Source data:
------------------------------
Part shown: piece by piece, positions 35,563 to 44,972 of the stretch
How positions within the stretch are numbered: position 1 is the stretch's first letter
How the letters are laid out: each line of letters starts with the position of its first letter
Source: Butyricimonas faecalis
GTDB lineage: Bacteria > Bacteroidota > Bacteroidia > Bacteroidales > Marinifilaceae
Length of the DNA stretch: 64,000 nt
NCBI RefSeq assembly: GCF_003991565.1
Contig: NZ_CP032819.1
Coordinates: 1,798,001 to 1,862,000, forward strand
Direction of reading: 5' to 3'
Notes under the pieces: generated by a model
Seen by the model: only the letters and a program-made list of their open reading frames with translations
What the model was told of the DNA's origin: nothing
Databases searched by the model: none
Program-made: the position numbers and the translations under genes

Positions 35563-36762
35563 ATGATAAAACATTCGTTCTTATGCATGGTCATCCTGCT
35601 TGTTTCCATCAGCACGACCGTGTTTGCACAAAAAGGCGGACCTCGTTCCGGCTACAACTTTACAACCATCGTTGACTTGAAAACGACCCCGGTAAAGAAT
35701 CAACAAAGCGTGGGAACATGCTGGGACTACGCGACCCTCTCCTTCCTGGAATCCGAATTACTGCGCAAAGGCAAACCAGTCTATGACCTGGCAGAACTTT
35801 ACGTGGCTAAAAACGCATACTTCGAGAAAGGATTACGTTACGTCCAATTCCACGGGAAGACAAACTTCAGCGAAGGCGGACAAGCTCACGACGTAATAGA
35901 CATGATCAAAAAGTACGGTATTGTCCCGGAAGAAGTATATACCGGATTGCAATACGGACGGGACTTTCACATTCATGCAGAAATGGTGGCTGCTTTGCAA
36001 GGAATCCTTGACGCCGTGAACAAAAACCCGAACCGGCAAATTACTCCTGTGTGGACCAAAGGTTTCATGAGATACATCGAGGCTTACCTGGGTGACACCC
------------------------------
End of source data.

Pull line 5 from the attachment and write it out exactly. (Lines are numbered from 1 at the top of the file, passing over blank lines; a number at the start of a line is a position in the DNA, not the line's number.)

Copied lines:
GTDB lineage: Bacteria > Bacteroidota > Bacteroidia > Bacteroidales > Marinifilaceae